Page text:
Whenever anyone buys legal weed at a licensed pot shop, their products are packaged in plastic. Whether it’s bottles, boxes, syringes, vape carts, or products wrapped in plastic, these packages ultimately end up in landfills, which contribute to a whole host of environmental problems.
Now, a dispensary owner in Washington State, who manages Canna West Seattle and Canna Culture Shop, believes she has a solution: Start a recycling program for weed packaging, where consumers can return their plastic waste at the very same place they purchased it.
"It is estimated that by the year 2020, there will be over one billion pieces of cannabis packaging created in the cannabis industry every year," said Maryam Mirnateghi, the owner of the two aforementioned dispensaries, to a local NBC News affiliate.
"Sometimes it’s hard to know which items can go in which categories, so we just wanted to make it really easy for people,” she continued. “We are really hoping to create a better connection between the cannabis industry and the environment in general."
Currently, the world produces 300 million tons of plastic per year, according to Plastic Oceans International. Half of that plastic waste comes from single-use products, like empty vape pen cartridges or those nearly-impossible-to-open child-proof edibles boxes. And with America’s legal weed industry selling $9 billion worth of product in 2018 alone, those plastic waste numbers are only on the incline.
In fact, Washington State has built-up so much plastic waste from weed products that it started clogging the state’s waterways.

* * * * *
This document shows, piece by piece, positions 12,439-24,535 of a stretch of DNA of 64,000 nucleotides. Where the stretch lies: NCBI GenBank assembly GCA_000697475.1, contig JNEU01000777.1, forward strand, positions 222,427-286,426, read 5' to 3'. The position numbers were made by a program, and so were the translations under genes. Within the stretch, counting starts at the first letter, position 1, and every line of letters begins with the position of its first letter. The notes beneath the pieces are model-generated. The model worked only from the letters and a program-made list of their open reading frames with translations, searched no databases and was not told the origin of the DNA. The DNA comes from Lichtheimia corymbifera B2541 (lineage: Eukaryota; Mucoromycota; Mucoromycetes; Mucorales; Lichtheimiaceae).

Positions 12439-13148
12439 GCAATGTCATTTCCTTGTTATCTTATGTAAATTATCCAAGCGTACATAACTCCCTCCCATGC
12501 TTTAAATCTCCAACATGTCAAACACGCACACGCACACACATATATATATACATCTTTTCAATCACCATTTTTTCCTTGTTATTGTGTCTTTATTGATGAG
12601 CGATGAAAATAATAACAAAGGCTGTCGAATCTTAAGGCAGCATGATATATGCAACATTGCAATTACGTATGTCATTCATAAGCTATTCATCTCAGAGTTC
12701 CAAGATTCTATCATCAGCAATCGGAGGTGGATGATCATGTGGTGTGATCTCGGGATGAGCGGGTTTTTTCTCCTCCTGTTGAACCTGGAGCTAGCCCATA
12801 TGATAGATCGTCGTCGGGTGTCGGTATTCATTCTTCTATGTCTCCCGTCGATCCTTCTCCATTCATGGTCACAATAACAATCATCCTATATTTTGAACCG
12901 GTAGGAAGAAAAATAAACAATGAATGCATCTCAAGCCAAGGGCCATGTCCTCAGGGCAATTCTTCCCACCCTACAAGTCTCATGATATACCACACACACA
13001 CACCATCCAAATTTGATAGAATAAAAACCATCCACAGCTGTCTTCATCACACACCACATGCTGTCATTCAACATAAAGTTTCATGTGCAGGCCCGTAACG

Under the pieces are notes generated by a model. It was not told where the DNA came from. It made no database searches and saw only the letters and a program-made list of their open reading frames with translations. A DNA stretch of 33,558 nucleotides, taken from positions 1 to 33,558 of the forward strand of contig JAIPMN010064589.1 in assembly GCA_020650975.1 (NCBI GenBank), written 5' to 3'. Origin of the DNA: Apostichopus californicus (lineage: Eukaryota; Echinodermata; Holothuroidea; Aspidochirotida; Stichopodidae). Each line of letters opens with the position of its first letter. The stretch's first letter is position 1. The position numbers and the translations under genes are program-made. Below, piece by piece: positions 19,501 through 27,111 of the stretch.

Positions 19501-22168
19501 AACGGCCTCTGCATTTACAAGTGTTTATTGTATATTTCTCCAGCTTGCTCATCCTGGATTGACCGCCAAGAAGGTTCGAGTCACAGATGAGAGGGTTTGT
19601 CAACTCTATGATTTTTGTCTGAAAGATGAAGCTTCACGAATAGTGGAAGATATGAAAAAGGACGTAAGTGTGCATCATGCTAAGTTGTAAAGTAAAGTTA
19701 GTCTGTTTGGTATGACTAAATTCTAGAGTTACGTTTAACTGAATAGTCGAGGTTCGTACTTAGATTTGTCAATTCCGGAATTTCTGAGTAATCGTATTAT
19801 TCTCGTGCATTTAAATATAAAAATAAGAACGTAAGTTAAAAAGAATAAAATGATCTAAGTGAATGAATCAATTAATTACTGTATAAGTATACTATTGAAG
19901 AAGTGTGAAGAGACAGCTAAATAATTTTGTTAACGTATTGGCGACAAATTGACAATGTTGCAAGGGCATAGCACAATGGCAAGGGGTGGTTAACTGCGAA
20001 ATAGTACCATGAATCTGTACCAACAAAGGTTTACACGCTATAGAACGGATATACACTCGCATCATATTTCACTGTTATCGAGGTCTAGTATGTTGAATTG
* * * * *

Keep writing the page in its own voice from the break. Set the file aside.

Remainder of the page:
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“It's disturbing,” said Steve D’Angelo, the founder of the famed California dispensary Harborside, to MERRY JANE earlier this year. “It's repugnant to the values that cannabis teaches us.”
The legal cannabis industry isn’t unique when it comes to producing plastic pollution. Other legit industries, such as the pharmaceutical industry, produce just as much — if not more — plastic garbage. But unlike pharmaceuticals, weed products don’t get the same equal treatment.
For instance, Colorado has tried — and failed — to implement recycling programs for cannabis packaging. Those programs didn’t collapse because of consumer disinterest; rather, they collapsed because there are no recycling centers in Colorado that will take weed packaging. Recycling centers in the Centennial State follow federal regulations, and if there’s any THC in the donated packages, the centers consider those products to be drug contraband, which they’re not allowed to take due to federal prohibition.
There are other issues, too. Cannabis companies have experimented with biodegradable materials, namely paper and cardboard, to package cannabis products, but paper and cardboard aren’t ideal. For one, they’re not child or smell-proof. Secondly, paper packaging doesn’t protect the products inside from oxidation or other environmental stresses, so the weed products in cardboard end up having much shorter shelf lives.
"The response to the program has been fantastic,” Mirnateghi said. “We have only been doing this for a few days now and already we’ve captured a lot of recyclable materials and a lot of attention. I think we’ve collected enough recyclables to fill a small closet.”
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